Catterick Garrison is a major garrison and town three miles (4.8 km) south of Richmond in the Richmondshire district of North Yorkshire, England. It is the largest British Army garrison in the world with a population of around 13,000 and measuring over 2,400 acres, however under plans announced by the Ministry of Defence (MoD) in November 2005, the population of Catterick Garrison is expected to grow to over 25,000 by 2020, making it the largest population centre in the local area.
The siting of the garrison was first recommended by Robert Baden-Powell who founded the Scouting movement in 1908 whilst he, as Inspector-General of Cavalry, was based at the army barracks—at that time located in Richmond Castle. On 12 August 1914, the order was issued for the construction of the camp, following the outbreak of the First World War. The original intention for Catterick was to be a temporary camp to accommodate two complete divisions with around 40,000 men in 2,000 huts.
The base was originally named Richmond Camp until being changed to Catterick Camp in 1915, later modified to Catterick Garrison. After serving as a prisoner of war camp at the end of the War, the idea to make Catterick a permanent military barracks was first suggested after the partitioning of Ireland in 1921, the required land was purchased and building plans were put forward in 1923. Construction was undertaken by John Laing & Son and by the mid-1930s most of the camp’s facilities were complete. During the Second World War the camp was once again used to house prisoners of war.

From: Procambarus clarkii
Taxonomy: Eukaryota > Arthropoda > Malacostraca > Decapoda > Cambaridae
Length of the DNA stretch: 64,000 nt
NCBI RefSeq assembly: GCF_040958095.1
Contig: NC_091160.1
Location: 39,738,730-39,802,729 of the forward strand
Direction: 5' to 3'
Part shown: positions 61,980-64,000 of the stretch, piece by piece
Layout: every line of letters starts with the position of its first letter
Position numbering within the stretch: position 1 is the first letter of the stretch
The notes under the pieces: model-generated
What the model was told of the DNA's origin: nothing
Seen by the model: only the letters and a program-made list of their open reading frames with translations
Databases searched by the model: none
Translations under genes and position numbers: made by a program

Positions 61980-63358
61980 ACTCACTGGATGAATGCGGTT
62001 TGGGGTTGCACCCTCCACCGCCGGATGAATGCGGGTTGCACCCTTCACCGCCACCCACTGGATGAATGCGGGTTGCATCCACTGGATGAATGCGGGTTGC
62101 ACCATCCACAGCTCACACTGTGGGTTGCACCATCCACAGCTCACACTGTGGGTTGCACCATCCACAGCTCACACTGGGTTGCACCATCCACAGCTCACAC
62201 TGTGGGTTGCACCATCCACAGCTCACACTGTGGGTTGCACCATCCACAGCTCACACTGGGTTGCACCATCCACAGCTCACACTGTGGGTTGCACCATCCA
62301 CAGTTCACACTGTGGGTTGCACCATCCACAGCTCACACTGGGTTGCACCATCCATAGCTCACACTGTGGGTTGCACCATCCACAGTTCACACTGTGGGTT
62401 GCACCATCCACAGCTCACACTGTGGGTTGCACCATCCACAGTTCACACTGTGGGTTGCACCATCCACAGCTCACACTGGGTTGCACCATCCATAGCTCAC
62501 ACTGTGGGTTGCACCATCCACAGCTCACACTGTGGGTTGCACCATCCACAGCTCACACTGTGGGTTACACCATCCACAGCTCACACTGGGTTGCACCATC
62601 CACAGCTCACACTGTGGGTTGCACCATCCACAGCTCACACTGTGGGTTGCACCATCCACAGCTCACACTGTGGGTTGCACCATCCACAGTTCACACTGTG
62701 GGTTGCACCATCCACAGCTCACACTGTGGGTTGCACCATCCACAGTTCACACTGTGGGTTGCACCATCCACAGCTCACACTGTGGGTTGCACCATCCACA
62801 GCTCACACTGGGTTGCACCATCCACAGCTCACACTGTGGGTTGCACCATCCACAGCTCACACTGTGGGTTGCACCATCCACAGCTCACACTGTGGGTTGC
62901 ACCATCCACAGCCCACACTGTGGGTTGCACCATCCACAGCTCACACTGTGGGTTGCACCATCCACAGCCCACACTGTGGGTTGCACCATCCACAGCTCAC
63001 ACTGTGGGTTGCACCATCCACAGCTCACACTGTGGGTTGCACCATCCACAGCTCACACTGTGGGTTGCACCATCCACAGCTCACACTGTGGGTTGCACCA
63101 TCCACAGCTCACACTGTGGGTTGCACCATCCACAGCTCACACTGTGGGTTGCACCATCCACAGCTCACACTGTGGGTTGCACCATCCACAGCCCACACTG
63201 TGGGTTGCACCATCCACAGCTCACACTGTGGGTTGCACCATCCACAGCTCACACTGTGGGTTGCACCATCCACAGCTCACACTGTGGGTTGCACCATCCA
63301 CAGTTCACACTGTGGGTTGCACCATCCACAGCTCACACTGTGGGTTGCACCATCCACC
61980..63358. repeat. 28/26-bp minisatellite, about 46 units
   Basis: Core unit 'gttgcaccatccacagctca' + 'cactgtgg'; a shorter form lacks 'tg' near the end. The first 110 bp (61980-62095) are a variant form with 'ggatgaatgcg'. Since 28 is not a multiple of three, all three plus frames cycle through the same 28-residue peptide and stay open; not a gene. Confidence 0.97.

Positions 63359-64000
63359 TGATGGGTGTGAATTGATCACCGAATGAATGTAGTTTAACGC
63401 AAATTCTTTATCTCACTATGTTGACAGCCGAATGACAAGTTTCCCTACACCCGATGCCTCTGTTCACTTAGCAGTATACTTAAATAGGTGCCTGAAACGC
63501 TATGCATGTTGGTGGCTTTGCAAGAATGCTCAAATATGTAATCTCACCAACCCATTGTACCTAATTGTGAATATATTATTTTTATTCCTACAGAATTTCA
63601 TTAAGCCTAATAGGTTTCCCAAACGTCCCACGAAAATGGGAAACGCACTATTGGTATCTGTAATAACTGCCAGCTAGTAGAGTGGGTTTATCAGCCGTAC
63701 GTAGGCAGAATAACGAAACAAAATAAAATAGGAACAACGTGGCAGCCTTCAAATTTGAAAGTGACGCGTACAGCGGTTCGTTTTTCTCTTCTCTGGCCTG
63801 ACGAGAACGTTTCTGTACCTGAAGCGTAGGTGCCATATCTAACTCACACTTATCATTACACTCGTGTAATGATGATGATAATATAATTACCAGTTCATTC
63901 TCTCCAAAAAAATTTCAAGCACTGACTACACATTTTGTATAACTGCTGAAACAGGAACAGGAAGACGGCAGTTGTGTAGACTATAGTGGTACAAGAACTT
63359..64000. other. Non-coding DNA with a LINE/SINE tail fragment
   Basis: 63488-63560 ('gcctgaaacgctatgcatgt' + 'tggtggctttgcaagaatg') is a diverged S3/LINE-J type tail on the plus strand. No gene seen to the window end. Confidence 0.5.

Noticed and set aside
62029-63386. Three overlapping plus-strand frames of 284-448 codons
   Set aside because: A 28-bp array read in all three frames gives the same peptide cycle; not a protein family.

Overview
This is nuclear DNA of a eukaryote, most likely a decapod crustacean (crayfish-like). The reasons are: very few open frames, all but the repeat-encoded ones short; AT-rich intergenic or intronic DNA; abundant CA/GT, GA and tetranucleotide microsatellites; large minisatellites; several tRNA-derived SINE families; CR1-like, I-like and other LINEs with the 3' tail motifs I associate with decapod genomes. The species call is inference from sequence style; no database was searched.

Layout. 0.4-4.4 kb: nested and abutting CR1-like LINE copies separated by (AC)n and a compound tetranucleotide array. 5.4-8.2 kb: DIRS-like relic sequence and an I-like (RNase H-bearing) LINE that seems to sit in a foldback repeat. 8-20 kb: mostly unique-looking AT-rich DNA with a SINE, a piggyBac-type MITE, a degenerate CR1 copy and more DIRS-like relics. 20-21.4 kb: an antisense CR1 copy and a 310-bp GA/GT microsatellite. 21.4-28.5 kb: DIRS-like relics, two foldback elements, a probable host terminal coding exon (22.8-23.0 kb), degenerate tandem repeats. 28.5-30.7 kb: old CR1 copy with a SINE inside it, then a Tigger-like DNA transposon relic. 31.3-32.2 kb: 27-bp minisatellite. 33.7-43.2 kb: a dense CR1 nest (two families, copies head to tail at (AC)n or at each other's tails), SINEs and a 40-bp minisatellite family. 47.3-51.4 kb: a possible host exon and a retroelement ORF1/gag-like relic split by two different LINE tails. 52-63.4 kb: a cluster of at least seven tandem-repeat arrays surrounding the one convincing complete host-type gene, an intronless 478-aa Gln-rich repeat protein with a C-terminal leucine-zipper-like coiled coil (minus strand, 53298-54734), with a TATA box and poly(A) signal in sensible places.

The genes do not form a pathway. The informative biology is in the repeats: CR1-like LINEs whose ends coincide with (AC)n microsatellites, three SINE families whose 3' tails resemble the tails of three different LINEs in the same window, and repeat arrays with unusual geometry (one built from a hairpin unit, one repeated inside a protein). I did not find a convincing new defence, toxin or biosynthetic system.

The Garrison has schools, a central Sports/Leisure Centre and an array of shops, pubs and places to eat. Indeed, the recent opening of the Princes Gate shopping centre in the heart of the garrison shows just how thriving the area now is.
Within the Garrison we have our own nationally recognised nature reserve at Foxglove Covert. Two of England’s most beautiful National Parks, the Yorkshire Dales and the North Yorkshire Moors, are only a short drive away. The Lake District is also just 90 minutes’ drive to the west.
Richmond is just a few minutes’ drive or a short walk from the Garrison and offers a diverse selection of shops and restaurants in a picturesque setting. Slightly further afield, Darlington, Northallerton, Ripon and Thirsk offer alternatives and are equally appealing in their own right. York, Durham, Leeds and Newcastle are all fascinating cities, and are very accessible via the A1.
The Garrison is criss-crossed by a network of bike and footpaths connecting barracks, housing areas and other facilities. This network connects also with many public rights of way across local countryside that provides marvellous opportunities for cycling, riding, running and walking.